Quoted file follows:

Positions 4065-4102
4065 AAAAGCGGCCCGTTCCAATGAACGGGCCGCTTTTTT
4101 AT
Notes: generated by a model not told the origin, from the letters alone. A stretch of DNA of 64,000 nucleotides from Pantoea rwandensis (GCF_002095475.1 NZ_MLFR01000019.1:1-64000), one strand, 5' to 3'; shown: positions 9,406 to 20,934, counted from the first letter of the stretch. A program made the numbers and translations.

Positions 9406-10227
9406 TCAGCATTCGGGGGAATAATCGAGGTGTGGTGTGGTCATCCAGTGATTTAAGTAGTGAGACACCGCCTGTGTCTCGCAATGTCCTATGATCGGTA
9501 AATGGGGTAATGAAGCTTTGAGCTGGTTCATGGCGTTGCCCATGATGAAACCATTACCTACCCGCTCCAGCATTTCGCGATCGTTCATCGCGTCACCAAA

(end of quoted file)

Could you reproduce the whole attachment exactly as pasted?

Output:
Positions 4065-4102
4065 AAAAGCGGCCCGTTCCAATGAACGGGCCGCTTTTTT
4101 AT
Notes: generated by a model not told the origin, from the letters alone. A stretch of DNA of 64,000 nucleotides from Pantoea rwandensis (GCF_002095475.1 NZ_MLFR01000019.1:1-64000), one strand, 5' to 3'; shown: positions 9,406 to 20,934, counted from the first letter of the stretch. A program made the numbers and translations.

Positions 9406-10227
9406 TCAGCATTCGGGGGAATAATCGAGGTGTGGTGTGGTCATCCAGTGATTTAAGTAGTGAGACACCGCCTGTGTCTCGCAATGTCCTATGATCGGTA
9501 AATGGGGTAATGAAGCTTTGAGCTGGTTCATGGCGTTGCCCATGATGAAACCATTACCTACCCGCTCCAGCATTTCGCGATCGTTCATCGCGTCACCAAA